Mentors are Key to Success and Retention

By Barbara Jaworski
Canadian organizations are facing a double dilemma.
Most of their highly experienced managers and leadership teams are KAA-Boomers (my word for Boomers who are in the midst of creating an explosive second act for their lives) who will be retiring in the next few years.
To make matters worse, there’re not enough seasoned younger employees available to step into those vacant leadership positions. The generation that follows KAA-Boomers – Gen X — is an extremely small demographic and Gen Y, the children of the KAA-Boomers now in their 20s, are highly skilled and plentiful, but they’re still many years away from assuming senior leadership positions.
But business continuity depends on good managers and great leaders so companies see just two choices – persuade their older executives to delay retirement, or replace them.
The latter means promoting promising young workers whether they’re ready or not. And most are not. In fact, the chief complaint of new managers is that their companies aren’t providing them with the support they need to succeed. 
But there is a third option – mentoring. Mentoring programs are inexpensive and easy to implement and benefit everyone – older executives, their younger successors, and the organizational bottom line!
What is mentoring?
Mentoring is not supervision. Supervision has an inherent power imbalance with an employee in a more senior position overseeing the competencies and performance of an employee in a less senior position.
Mentorship is a relationship of equals and changes over time as the mentee moves from some degree of dependence to independence. The boundaries between the personal and professional are less well defined – it’s a partnership that’s personalized to the mentee’s specific work and development needs in an environment which is supportive, non judgemental and non-competitive.
It fosters trust, facilitates the sharing of information and is based on a foundation of mutual respect.
The Benefits for KAA-Boomers

Feeling valued and having opportunities to pass on their knowledge are two of the top reasons why an older employee will delay retirement. But there are other advantages for mentors:
  • The opportunity to practise and develop their own managerial skills
  • Increased job satisfaction and enrichment
  • The chance to build wider professional networks
  • Increased corporate and industry visibility
  • Increased self-confidence
By involving key older employees in the identification and evolution of the next generation of company leaders, and giving them the role of supporting, training, and guiding those leaders, organizations are more likely to retain irreplaceable skills and knowledge.
The Benefits for Younger Employees

For younger managers, mentorship is essential to their long-term commitment to an employer and their immediate success. They know they have someone senior in their company on their side, someone who wants to help them achieve their goals.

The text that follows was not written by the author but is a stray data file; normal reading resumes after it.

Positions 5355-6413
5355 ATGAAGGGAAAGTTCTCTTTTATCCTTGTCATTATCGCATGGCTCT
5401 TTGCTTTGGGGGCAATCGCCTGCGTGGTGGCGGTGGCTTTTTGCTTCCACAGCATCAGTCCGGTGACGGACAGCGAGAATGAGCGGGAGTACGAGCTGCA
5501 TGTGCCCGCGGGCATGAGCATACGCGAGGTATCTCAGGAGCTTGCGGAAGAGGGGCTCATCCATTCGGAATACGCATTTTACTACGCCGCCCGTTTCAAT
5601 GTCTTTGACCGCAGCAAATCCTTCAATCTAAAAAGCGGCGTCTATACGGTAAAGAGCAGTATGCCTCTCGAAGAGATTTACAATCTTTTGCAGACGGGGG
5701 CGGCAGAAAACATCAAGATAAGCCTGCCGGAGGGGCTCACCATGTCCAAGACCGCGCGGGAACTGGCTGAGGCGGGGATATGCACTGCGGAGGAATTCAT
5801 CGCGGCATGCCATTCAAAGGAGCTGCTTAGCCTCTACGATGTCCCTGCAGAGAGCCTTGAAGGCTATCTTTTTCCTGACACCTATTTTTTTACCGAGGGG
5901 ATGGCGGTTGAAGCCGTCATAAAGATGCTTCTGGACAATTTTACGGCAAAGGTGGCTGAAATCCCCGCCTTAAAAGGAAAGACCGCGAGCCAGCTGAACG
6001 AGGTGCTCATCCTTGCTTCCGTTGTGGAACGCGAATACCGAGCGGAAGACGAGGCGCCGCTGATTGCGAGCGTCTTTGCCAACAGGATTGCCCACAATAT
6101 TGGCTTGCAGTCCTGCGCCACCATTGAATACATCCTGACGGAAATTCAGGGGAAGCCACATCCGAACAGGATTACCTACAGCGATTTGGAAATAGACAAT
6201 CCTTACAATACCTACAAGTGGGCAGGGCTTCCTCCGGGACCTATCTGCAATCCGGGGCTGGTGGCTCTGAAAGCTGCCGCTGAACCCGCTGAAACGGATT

They’re given honest feedback and are guided around procedural obstacles and pitfalls by someone who understands the game. Mentors are imparting knowledge learned through decades of experience and this speeds up the learning curb for their protégés.
And finally, the mentee’s self-confidence is enhanced as she knows she can consult with a trusted advisor and are better equipped to handle any issue or challenge that comes her way.
The benefits for Organizations

So what are the benefits for oganizations? Plenty. They include:
  • Faster, more effective transitions into senior positions
  • Retention of quality staff – young and mature
  • Enhanced transfer of knowledge and skills
  • Gains in productivity and the performance of individuals
  • Increased on-the-job learning that reduces off-job training costs
  • Better communication, commitment and motivation
  • A cost-effective method to enhance staff development and knowledge transfer
  • A stabilizing factor in times of change.
Getting Started

So how does an organization begin an effective mentorship program? There are three initial steps:

  1. Identify corporate vulnerabilities. Create an age profile of your workforce by work unit or by function. This clearly shows what areas are most at risk of losing the most employees. How old are members of the leadership team? 
  2. Identify types of knowledge at risk. Where should you focus knowledge retention efforts? Who can you not do without? Whose retirement would have a serious effect on the organization? Where are the individuals?
  3. Establish a mentorship program that teams an older senior employee with valued skills with a younger worker identified as a possible successor.
Mentorship programs are not a luxury or an attractive “add-on” to corporate strategies. They’re now essential to business continuity and future growth.  

Barbara Jaworski is the founder and CEO of the Workplace Institute, North America’s leading think tank on baby boomers in the workplace, and author two books on mature workers: KAA-Boom: How to Engage the 50-Plus Worker and Beat the Workforce Crisis; and Rebel Retirement: A KAA-Boomer’s Guide to Living and Creating an Explosive Second Act. Barbara founded the Best Employers Award for 50-Plus Canadians and is recognized as the nation’s leading expert on baby boomers in the workplace. She can be reached at